Advertisement

Editorial Commentary: Surgeons Planning Hip Labral Arthroscopic Repair Should Have a Backup Plan of Labral Reconstruction or Augmentation Based on Intraoperative Labral Degeneration, Hypoplasia, or Ossification

      Abstract

      The arena of hip arthroscopy has seen leaps in practices over the past decade, evolving from surgical debridement of the labrum to improvements in techniques which now allow repair, augmentation, and circumferential reconstruction. But as the operating theater continues to change its act, so too must the preoperative choreography. Recent advancements in the understanding of preoperative risk factors for failure of primary labral repair have identified the diminutive or hypoplastic labra on prescreening magnetic resonance imaging as a negative predictor of success. While this quantitative assessment predicts the anatomical coverage of the labrum, we are still limited in our ability to qualify the latter’s tissue substance preoperatively. Ossified or degenerative labra may not have the inherent functional capacity to restore the suction seal of the hip in a primary repair setting. If the applause from the audience fails to reach a significant threshold, we must rethink our act, and that begins with the choreography. The next step in hip arthroscopy is determining if a primary augmentation or reconstruction, in lieu of primary repair, warrants further consideration. Until we develop reliable methods of quantifying and qualifying the labral tissue, both preoperatively and optimally, we should establish backup for surprises encountered while on the “stage.”
      In a perfect world, every patient you see after an arthroscopic hip labral repair would be able to sing a ditty such as “you know my hips don’t lie and I’m starting to feel it’s right.” Unfortunately, some patients never “feel it’s right” postoperatively, leaving surgeons responsible for counseling patients who do not improve. The timing of when surgeons present information dictates whether patients perceive such counseling as prophetic or as merely making excuses for a poor outcome. This is why we are so interested to learn which factors predict poor outcomes in surgery, so as to get ahead of the eight ball as we coach patients postoperatively. The article by Carreira, Shaw, Wolff, et al. titled “Labral Degeneration Predicts Inferior Mid-term Outcomes in Hip Labral Repair: A Multicenter Comparative Analysis” captures this essential information.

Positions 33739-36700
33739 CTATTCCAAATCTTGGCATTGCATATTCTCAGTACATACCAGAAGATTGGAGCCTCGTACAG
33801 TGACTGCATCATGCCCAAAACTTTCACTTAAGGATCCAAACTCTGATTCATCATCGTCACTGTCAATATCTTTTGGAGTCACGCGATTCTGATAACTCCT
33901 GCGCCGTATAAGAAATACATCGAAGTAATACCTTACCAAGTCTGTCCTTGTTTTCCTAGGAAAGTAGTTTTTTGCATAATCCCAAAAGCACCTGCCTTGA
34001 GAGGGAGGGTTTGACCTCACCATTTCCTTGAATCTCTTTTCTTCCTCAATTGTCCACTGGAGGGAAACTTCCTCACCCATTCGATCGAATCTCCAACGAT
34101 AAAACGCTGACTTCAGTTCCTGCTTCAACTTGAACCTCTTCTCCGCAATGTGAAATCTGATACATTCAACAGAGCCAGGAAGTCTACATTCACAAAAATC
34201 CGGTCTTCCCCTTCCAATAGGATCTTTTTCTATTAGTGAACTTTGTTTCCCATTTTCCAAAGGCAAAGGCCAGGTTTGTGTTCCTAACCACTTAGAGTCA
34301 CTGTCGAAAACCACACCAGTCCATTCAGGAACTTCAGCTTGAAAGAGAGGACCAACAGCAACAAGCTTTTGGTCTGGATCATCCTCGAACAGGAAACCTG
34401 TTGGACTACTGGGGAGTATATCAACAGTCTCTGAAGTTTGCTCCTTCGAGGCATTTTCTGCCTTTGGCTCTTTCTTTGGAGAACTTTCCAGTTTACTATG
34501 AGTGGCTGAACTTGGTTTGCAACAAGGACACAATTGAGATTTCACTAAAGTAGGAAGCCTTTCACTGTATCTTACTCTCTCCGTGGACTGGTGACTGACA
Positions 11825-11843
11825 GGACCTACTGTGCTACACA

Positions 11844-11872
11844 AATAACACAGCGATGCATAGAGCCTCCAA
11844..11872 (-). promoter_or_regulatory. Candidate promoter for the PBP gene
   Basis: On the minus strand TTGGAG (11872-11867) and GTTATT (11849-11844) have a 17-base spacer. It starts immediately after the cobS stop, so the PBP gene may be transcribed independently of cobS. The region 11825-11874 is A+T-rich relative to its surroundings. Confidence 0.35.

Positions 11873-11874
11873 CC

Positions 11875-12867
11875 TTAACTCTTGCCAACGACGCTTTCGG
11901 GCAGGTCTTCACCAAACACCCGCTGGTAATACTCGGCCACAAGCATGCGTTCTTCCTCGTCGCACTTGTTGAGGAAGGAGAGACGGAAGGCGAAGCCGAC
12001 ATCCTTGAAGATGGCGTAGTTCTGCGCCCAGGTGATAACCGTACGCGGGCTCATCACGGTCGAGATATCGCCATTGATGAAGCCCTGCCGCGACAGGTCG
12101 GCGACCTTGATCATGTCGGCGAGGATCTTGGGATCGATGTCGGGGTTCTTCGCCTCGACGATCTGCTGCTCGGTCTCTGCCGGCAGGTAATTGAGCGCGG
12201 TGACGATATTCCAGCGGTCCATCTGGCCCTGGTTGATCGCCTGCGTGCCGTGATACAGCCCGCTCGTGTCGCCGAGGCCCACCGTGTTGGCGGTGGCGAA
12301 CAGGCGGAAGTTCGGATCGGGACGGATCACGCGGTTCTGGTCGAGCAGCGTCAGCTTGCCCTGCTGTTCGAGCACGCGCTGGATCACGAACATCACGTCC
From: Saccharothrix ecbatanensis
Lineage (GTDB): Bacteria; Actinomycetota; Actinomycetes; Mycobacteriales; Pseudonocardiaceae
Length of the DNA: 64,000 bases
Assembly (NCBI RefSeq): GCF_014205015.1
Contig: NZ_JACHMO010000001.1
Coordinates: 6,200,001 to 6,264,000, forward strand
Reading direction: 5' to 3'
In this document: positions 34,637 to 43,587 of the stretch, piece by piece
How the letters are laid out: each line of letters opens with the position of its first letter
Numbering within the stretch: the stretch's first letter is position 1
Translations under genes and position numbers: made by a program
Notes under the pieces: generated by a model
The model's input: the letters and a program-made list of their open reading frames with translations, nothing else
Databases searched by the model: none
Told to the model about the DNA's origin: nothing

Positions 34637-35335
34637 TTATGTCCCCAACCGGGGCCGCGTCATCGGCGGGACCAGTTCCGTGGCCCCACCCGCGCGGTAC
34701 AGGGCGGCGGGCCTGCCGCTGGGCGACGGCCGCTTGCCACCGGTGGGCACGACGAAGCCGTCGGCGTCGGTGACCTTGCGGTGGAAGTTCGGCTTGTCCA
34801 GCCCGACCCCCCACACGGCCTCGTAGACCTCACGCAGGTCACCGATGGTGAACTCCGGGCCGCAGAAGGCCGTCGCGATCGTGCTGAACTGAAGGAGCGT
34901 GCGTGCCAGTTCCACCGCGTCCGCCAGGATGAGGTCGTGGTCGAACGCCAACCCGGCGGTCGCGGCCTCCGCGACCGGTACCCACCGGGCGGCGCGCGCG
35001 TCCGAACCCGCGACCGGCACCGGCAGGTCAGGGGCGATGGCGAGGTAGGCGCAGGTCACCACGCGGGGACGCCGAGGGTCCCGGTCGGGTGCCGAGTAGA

• Carreira D.S.
      • Shaw D.B.
      • Wolff A.B.
      • et al.
      Labral degeneration predicts inferior mid-term outcomes in hip labral repair: A multicenter comparative analysis.
      In this study, patients who were found to have greater than 50% labral degeneration intraoperatively were less likely to achieve clinically significant improvement in outcomes. At 2 years postoperatively, they also demonstrated poorer outcomes in general than those without labral degeneration. These findings beg the question of whether surgeons should prepare a backup plan for these patients, or proceed with planned primary repair and revisit the discussion of patient expectations and prognosis early during the postoperative course.
      Hip arthroscopy is still in its infancy, and indications continue to evolve.
      • Nwachukwu B.
      • Rasio J.
      • Sullivan S.
      • et al.
      Surgical treatment of labral tears: Debridement, repair, and reconstruction.
      ,
      • Westermann R.W.
      • Day M.A.
      • Duchman K.R.
      • et al.
      Trends in hip arthroscopic labral repair: An American Board of Orthopaedic Surgery database study.
      Initial treatments for labral pathology mainly included surgical debridement, but soon thereafter a rapid increase was seen in the proportion of labral repairs being performed during hip arthroscopy. Identifying patients for arthroscopic hip labral repair is a difficult process, and several demographic, patient-centric, and anatomic factors must be considered. While solid indications based on preoperative workup may result in a planned primary arthroscopic hip labral repair, some intraoperative factors previously not recognized may make a patient more suitable for a reconstruction or augmentation.
      • White B.J.
      • Constantinides S.M.
      Allograft labral reconstruction of the hip: Expanding evidence supporting greater utilization in hip arthroscopy.